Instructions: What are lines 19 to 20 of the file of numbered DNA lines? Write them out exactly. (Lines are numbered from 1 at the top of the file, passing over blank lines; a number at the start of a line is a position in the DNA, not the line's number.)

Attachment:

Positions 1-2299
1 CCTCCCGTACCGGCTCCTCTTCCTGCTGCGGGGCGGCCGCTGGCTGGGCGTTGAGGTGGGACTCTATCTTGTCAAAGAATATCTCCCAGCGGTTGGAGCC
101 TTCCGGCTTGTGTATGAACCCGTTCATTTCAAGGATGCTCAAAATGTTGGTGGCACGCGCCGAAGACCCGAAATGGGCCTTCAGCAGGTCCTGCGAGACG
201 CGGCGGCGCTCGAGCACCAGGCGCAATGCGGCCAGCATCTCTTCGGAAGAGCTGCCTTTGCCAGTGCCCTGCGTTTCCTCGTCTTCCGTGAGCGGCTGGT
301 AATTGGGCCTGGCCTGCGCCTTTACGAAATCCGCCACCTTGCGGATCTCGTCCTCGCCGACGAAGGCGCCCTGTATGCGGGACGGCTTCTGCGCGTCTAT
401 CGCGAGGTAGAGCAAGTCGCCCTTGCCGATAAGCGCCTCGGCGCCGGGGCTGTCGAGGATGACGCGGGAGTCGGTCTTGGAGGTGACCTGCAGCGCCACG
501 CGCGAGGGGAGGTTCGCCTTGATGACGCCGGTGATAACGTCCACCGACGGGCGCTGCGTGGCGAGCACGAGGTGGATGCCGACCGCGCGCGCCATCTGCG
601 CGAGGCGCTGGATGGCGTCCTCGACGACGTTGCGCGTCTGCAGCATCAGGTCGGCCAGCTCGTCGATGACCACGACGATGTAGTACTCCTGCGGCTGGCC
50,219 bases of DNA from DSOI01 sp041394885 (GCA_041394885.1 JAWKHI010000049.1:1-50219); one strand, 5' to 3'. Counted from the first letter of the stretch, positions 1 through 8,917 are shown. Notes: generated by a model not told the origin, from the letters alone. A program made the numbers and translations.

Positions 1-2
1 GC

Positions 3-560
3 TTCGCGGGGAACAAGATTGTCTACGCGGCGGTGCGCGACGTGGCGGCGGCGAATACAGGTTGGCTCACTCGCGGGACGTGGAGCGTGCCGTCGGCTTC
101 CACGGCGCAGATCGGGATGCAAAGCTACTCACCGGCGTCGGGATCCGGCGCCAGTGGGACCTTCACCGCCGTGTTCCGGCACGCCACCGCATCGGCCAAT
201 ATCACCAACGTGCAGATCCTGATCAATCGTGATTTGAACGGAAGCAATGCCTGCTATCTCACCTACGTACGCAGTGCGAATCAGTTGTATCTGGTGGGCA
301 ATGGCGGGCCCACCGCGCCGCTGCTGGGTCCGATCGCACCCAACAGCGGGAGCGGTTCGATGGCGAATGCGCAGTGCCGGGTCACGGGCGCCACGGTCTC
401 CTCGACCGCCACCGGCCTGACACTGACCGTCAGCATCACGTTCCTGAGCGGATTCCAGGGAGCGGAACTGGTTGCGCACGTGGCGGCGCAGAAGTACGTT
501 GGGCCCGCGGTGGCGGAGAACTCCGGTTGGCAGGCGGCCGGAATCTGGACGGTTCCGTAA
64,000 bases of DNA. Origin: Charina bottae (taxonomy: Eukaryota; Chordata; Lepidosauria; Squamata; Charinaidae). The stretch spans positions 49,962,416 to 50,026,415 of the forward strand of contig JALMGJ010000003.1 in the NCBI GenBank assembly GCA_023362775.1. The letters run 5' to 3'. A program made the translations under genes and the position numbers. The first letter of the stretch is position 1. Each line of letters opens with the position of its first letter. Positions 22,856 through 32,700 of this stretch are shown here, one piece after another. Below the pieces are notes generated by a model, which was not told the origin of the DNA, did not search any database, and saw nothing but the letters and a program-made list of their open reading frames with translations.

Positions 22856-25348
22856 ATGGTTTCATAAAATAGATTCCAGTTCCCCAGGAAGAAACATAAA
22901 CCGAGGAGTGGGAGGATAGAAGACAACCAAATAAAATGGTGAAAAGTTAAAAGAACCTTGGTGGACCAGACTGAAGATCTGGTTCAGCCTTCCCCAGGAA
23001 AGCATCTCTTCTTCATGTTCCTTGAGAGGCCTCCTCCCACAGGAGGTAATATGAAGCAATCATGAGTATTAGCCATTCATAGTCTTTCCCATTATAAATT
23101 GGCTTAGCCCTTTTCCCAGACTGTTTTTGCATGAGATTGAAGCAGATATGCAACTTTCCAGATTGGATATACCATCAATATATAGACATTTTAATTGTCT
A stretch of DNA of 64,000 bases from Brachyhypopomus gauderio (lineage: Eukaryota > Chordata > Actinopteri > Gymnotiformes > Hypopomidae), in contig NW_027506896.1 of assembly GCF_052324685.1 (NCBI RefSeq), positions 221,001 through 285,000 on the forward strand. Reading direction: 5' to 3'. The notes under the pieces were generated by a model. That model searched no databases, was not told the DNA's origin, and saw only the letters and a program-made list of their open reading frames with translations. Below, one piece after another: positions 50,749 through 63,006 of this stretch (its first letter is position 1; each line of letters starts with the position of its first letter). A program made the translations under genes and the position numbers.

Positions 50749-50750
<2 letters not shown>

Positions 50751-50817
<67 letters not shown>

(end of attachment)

64,000 bases of DNA. Origin: Charina bottae (taxonomy: Eukaryota; Chordata; Lepidosauria; Squamata; Charinaidae). The stretch spans positions 49,962,416 to 50,026,415 of the forward strand of contig JALMGJ010000003.1 in the NCBI GenBank assembly GCA_023362775.1. The letters run 5' to 3'. A program made the translations under genes and the position numbers. The first letter of the stretch is position 1. Each line of letters opens with the position of its first letter. Positions 22,856 through 32,700 of this stretch are shown here, one piece after another. Below the pieces are notes generated by a model, which was not told the origin of the DNA, did not search any database, and saw nothing but the letters and a program-made list of their open reading frames with translations.

Positions 22856-25348